Grease bags are specially designed bags for removing and discarding domestic grease. They are also compostable!
The Grease Bags were invented by LaTangela Newsome after she struggled to dispose of grease after making her famed deep-fried chicken wings.
She pitched her firm on Shark Tank in January 2017. She approached the Tank in search of a $75,000 investment in exchange for 25% equity.
Newsome struck a deal with bacon-obsessed Barbara Corcoran (75k for 50%) on the condition that Grease Bags could be sold for $6.99 per pack.
Latangela Newsome presents her eco-friendly product, Oil Bags, which lets consumers compost excess cooking grease in Shark Tank Episode 811.
Taina Newsome – a single entrepreneur – starred on Nickelodeon from 2001 to 2002 after becoming a mother.
Grease Bags was inspired by her passion for cooking. She opposed throwing oil down the drain or putting it in single-use plastic bags because it contributed to pollution.
The solution is her patent-pending, all-natural, non-toxic, absorbent bags that make composting simple and environmentally friendly.
Grease Bags are not available to the general public as of the date of her Shark Tank appearance. She is still in the testing process and hopes to have the bags available for purchase by May 2017.
Latangela launched an unsuccessful Kickstarter effort in December 2016, raising only $75 of a $25,000 goal.
She notes that, aside from obtaining financing for her company, Latangela’s “problem is educating people about the importance of appropriate grease disposal and how simple the solution is.”
What is Grease Bags?
Grease Bags is an environmentally friendly bag company that helps users compost leftover cooking oil.
The bags allow consumers to properly dispose of the grease rather than pour it down the drain and spend a lot of money to repair the pipes when they clog.
|Grease Bags Basic Information|
|Firm Name||Grease Bags|
|Product/Startup||Kitchen Grease Disposable Compostable Bags|
|Investment Seeking||$75,000 for 25% equity|
|Final Deal||$75,000 for 50% equity|
|Shark Who Invested||Barbara Corcoran (aka Barb Shark)|
|Episode Aired||Season 8, Episode 13|
Who is the Founder of Grease Bags?
Grease Bags was founded by a single mother from Texas who loves cooking. She worked as a marketing major and an author at Peak City Publishing before establishing her own business.
At Peak City Publishing, she penned a book advocating for children who have been bullied online. She currently owns the Green Bags company.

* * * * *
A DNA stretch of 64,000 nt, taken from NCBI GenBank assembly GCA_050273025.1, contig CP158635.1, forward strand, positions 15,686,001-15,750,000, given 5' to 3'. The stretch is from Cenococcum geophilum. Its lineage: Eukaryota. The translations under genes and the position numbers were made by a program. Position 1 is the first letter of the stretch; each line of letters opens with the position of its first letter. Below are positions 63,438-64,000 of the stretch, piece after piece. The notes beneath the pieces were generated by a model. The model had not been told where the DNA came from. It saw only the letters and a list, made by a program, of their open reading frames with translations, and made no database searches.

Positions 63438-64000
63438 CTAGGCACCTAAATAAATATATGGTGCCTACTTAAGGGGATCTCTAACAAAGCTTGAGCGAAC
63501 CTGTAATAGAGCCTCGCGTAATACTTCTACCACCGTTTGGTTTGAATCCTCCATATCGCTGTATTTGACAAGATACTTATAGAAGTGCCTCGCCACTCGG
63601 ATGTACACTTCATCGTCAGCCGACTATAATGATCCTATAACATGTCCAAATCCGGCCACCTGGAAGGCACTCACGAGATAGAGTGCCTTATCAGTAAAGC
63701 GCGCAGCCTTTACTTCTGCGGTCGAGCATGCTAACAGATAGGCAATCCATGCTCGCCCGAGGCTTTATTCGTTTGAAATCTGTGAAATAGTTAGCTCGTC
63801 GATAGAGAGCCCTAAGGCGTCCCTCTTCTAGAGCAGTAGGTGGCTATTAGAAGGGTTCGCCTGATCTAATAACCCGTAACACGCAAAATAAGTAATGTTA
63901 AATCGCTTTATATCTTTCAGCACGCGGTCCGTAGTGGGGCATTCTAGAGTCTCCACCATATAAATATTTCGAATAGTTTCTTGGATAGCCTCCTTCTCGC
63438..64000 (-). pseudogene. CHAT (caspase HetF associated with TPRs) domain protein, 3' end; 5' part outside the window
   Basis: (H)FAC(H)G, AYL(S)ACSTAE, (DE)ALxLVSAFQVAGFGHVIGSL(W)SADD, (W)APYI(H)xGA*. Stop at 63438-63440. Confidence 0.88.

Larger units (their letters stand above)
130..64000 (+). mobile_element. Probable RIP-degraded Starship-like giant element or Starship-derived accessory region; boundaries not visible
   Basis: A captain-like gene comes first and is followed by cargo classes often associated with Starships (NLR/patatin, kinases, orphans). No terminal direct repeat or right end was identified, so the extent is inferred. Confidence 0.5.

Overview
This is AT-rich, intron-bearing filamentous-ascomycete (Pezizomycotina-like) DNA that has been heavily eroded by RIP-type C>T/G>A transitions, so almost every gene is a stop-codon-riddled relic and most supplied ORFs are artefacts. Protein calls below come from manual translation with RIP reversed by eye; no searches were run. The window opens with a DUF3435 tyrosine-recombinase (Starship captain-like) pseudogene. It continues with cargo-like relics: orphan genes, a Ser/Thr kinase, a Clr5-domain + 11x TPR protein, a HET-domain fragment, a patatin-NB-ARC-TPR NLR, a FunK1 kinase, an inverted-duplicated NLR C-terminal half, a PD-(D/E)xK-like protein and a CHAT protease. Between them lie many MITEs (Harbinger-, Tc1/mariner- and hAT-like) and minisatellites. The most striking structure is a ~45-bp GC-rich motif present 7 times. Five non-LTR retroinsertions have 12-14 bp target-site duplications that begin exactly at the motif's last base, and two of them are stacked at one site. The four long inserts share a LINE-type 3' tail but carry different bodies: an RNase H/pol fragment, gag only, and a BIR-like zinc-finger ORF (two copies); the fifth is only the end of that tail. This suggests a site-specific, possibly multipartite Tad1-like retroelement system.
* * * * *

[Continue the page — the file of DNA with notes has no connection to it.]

The goal of Latangela is to reduce pollution and trash to make the environment safer for animals and plants.
She hopes to spread awareness about the damage that incorrect grease and oil disposal does to the environment.
Ms. Newsome also enjoys cooking, particularly chicken wings, and wishes that the waste oil and grease from her cooking do not contribute to additional environmental deterioration.
She was irritated by some persons’ habit of pouring discarded grease and cooking oil down the drain. She did the right thing to set a better example for her kid, for whom she enjoys cooking.
Latangela held a fundraiser in 2016 to gather funds for her business. However, she could not obtain the needed amount, which, combined with other impediments, proved to be the primary hurdle to her entrepreneurial journey.
Who are Grease Bags For?
Grease Bags is undoubtedly a product that can assist individuals in disposing of grease bags responsibly.
People can contribute to pollution reduction by quickly absorbing greasy oil. It is possible to use grease bags by a wide range of people who experience grease buildup in their drains.
Microorganisms in the inner active layer absorb and degrade the greasy oil into compost. It may be beneficial for individuals who wish to avoid messy grease spills in their homes.
Customers who enjoy gardening can also benefit from the device since it allows them to make free compost.
It is possible to use the compost made from the bag to nourish local gardeners and dispose of oil in an environmentally friendly manner.
These bags are not just perfect for use at home; they are also perfect for hotels, restaurants, and other enterprises that regularly use oil and fat.
Grease Bags Before Shark Tank
LaTangela Newsome, an entrepreneur from Allen, Texas, walked into a Shark Tank audition on a whim after hearing about a casting call near her town.
The Grease Bags (compostable bags for disposing of kitchen grease) she was selling at the time of her audition weren’t yet sold, but she exuded a sense of confidence and determination.
She explains, “I wasn’t prepared [for the show], but I understood that I might have to try again if I didn’t make it. “I stood there for hours and hours and hours, but it was well worth it.”
She eventually landed on Season 8, Episode 13 of Shark Tank, where she pitched her unique kitchen waste disposal solution and hoped to secure a substantial investment from one of the sharks.
Shark Tank Pitch of Grease Bags
Newsome appears on stage dressed neatly in a white suit and shoes, and she introduces herself with typically Texan humor. There is a strong accent in her voice, her hair is curly, and she smiles very wide.
She’s here today to pitch the sharks $75,000 in exchange for a 25% stake in her company, Grease Bags. She is a woman of many talents, the most notable of which is her ability to cook at home.
When it’s time to clean up, what’s the best way to dispose of all that grease? The replacement of pipelines caused by fats, oils, and grease costs cities hundreds of thousands of dollars.
Grease clogs caused by persons who pour their unused kitchen grease down the sink can result in costly kitchen damage and repairs. Surely there must be a better way, Newsome reasoned.
Here comes Newsome’s product: handy, disposable bags for properly disposing of cooking oil. Even the packaging is compostable, as Newsome points out.